2018 Mid-Year Report

You also want an ePaper? Increase the reach of your titles

YUMPU automatically turns print PDFs into web optimized ePapers that Google loves.

<strong>2018</strong><br />

<strong>Mid</strong> <strong>Year</strong> <strong>Report</strong><br />




Friends,<br />

I grew up in Sedro-Woolley during a time when there was no Boys & Girls<br />

Club. I was fortunate enough to be provided opportunities that culminated<br />

in my graduating law school. But many of my peers did not have the opportunities<br />

I had. The same is still true for many of the youth in our community.<br />

That is why I dedicate my time to the Boys & Girls Clubs, to continue to<br />

strengthen and grow the Clubs to fulfill our mission: to enable all young<br />

people, especially those who need us most, to reach their full potential as<br />

productive, caring, responsible citizens.<br />

Our new strategic plan is outlined to do just this: strengthen the organization,<br />

expand reach, and provide increased opportunities. By strengthening<br />

our organization, expanding our reach, and providing opportunities to<br />

more youth we can continue making our community a better place to live<br />

for generations. I recently returned from the Boys & Girls Clubs of America<br />

National Conference in San Diego, CA where our organization was nationally<br />

recognized on several levels. This was a very big deal and it confirmed<br />

what I already knew: that our dedicated staff, volunteers, and community<br />

make us stand out as the great organization we are.<br />

Every time I enter a Club or hear one of our youth speak at an event I am<br />

amazed and inspired by our staff, volunteers, and youth who all work<br />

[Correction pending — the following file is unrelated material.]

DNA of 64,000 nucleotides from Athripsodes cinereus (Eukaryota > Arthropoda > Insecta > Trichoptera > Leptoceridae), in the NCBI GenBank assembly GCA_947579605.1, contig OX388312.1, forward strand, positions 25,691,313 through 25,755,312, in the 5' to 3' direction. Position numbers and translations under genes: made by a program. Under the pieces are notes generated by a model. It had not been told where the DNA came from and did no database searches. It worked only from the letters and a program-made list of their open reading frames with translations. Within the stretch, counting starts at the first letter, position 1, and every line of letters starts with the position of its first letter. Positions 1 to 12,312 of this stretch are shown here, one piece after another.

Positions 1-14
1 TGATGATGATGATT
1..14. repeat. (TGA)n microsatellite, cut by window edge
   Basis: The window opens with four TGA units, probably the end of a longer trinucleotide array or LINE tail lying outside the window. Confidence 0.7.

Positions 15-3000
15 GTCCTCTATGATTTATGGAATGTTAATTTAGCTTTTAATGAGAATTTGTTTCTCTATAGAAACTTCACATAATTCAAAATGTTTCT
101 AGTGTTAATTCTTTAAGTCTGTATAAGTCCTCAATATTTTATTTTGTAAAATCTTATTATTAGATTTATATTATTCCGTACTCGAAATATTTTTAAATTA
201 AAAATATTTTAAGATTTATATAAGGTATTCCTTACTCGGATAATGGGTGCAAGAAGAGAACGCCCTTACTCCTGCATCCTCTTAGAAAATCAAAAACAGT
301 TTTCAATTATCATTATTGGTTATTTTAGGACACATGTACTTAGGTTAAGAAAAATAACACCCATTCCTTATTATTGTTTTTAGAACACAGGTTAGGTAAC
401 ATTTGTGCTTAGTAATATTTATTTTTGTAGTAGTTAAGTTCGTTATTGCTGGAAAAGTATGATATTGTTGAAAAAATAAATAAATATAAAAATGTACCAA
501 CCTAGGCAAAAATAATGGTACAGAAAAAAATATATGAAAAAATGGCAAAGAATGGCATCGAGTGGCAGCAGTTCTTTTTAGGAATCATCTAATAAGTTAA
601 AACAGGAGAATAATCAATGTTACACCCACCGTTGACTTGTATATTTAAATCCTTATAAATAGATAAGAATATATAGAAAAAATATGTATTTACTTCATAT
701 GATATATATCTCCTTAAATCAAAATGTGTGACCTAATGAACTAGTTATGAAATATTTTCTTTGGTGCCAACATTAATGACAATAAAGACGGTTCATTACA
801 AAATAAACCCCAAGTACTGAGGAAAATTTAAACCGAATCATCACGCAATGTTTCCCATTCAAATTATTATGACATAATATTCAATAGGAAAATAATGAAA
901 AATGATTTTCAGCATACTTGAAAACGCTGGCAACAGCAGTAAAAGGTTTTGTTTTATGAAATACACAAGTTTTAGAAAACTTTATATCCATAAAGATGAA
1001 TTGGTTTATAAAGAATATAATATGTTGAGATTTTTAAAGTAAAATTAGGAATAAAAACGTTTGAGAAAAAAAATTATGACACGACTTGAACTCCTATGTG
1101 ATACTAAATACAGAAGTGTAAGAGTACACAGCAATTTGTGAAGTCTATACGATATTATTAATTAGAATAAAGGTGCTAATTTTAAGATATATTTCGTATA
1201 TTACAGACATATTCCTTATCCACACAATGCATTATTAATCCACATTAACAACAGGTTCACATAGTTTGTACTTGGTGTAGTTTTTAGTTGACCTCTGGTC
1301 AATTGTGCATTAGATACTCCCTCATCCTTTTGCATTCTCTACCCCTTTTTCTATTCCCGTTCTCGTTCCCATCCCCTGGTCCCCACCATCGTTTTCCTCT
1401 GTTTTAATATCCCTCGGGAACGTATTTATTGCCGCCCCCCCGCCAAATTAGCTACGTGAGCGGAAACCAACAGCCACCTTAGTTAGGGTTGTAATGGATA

together to make the Boys & Girls Clubs a place to become. Thank you for<br />

your continued support which allows us to provide those opportunities to<br />

our youth. For those of you who have never done so, I encourage you to<br />

visit our Clubs. Come see first-hand the impact your support makes in the<br />

lives of our youth. I guarantee it will have a lasting impact.<br />

Sincerely,<br />

Holly Shannon<br />

<strong>2018</strong> Board Chair<br />

Carson Law Group<br />

<strong>2018</strong><br />

BOARD OF<br />


President<br />


Carson Law Group<br />

President Elect<br />

TINA ASP<br />

Image360<br />

Vice President<br />


Mike Gubrud Farmers Insurance Agency<br />

Vice President<br />


Chinook Enterprises<br />

Treasurer<br />


Skagit Bank<br />

Secretary<br />


Skagit Bank<br />

Past President<br />


Simply Yards Landscaping<br />

Past President Emeritus<br />


Booth Insurance/Allstate Insurance Co.<br />

Members<br />


MVSD Superintendent<br />


Barrett Financial, LTD<br />


DreamchasersRV of Burlington<br />


Andeavor Corporation<br />


Skagit Valley College<br />


Savi Bank<br />


Retired, Education<br />

continued on page... 4<br />



Fisher Construction Group<br />


Shell Puget Sound Refinery<br />


Retired - Library Services / Government<br />


Stiles Law<br />


Hotel Services Group, LLC<br />

4<br />

Thank you to our<br />

dedicated Volunteers!<br />

Volunteers make our Clubs strong. Volunteers<br />

at the Club help our members<br />

during program hours, with reading and<br />

homework. They head up special projects<br />

like building a reading bench or easels, or<br />

replace or repair old equipment, redo floors,<br />

build cubbies, and paint walls. They create<br />